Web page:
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I'm just going to throw something out there for UDP.
I have LightwaveRF devices that I believe, but am not sure because I know nothing about these sort of things, are using UDP.
I just followed the instructions and it worked!!!! :smile:
My reasoning is that it is mentioned in the ST thread below.

In my setup I have a LightwaveRF hub (LW) with a reserved IP address (as is my HE hub and RPi).
HE sends a message to turn on the LW dimmers/switches to the LW hub via an RPi.


Now I'm not sure if this helps at all with what you guys are trying to achieve but I just thought I would post this information in case it can help you in some way.

Your implementation looks like it uses an external hub.

BTW - My TP-Link devices are working fine using UDP. Using UDP, the device does not require a raspberry Pi or other device. My post above was showing how I am reducing UDP traffic if the IP changes (not everyone sets a static IP address).

Thanks for the information.

So, this has been great. I have a working driver for a WiFi connected smoker working with the UDP client functionality.

Unfortunately, for me to be able to have a driver for the Meater+ Block (a wireless thermometer) or my Christmas Lights (a UDP protocol on an ESP8266) I need the ability to just listen for all broadcasts like has been suggested in this thread by a couple of others.

Both my thermometer and light controllers appear to just spew information constantly rather than have it requested. Is there a way I can get that traffic?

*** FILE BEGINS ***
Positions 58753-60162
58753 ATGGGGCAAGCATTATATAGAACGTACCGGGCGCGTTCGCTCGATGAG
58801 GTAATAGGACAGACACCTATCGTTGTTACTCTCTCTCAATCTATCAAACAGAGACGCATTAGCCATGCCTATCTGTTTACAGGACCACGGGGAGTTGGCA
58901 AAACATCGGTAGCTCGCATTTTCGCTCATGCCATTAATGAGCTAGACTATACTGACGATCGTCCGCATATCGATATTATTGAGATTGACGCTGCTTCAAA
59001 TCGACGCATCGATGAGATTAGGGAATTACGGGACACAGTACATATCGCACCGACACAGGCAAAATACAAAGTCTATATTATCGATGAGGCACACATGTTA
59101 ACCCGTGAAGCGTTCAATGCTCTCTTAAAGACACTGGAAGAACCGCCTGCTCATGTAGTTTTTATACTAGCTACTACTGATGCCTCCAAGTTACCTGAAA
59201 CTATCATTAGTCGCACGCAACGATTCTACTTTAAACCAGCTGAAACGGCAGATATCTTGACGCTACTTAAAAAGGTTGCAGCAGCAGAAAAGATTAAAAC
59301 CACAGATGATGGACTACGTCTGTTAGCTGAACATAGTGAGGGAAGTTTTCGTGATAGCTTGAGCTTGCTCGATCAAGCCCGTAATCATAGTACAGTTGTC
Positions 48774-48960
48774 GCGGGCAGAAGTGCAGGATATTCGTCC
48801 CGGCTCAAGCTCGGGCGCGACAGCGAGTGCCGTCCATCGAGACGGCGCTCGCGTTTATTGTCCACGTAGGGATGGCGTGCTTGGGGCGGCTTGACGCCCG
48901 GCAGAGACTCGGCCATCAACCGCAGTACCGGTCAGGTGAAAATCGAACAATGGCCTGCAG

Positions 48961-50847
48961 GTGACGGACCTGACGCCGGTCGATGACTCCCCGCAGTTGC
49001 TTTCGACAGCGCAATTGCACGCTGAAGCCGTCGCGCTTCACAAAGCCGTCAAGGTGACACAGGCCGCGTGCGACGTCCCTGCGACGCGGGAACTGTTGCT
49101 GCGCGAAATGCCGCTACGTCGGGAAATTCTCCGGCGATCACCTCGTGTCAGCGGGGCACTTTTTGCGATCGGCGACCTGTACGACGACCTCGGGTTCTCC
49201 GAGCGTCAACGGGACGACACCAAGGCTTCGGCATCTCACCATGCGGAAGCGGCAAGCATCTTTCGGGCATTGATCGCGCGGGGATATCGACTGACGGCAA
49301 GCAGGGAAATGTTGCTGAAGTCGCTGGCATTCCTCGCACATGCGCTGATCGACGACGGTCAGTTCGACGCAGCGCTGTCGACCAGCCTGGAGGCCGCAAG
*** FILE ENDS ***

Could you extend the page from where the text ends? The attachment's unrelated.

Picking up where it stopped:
Thanks in advance! (I've very excited to have my smoker in Hubitat.)

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No, but you could do it in something like node-red or Home Assistant and write the value to a virtual device with maker API or mqtt.

Any time I see someone say "you could use Home Assistant for this" then I wonder... why use Hubitat? I'm not saying I plan to switch, but when the solution is "use a competing product for that feature" I guess I wonder, won't that just encourage people to switch to that product?

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If Home Assistant had as robust and flexible zigbee and zwave device support, i likely would switch to it entirely.

If Hubitat had as much processing power as I can have in Home Assistant and as good of cloud device/service integration I might ditch Home Assistant altogether.

But the fact is neither is perfect, and each has different strengths and weaknesses. As such, I think they complement each other nicely, and neither is a great full replacement for the other.


If you send out a packet, say, every 5 seconds, will the device’s constant transmissions get picked up in that and act like a response?

Node-RED is really not a competing product to HE , it's more an interconnect for many devices , monitoring >> reformatting >> redistributing control and status messages. It is especially useful and very capable with MQTT topics and payloads.

It does have a graphical 'rules engine' ability built in which is very different to say RM but augments rather than competes with it. Likewise an emerging UI capability.

UDP broadcast support - both transmit and receive - yes please :crossed_fingers:

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I dunno. I will try. I'm not sure if the device will listen to a message at a specific port either. It might only be listening to a broadcast so even if I could fool the hub into receiving a message I think there is a good chance I couldn't talk to it either. Devices that tend to spew data (broadcast) also tend to listen for broadcasts I think.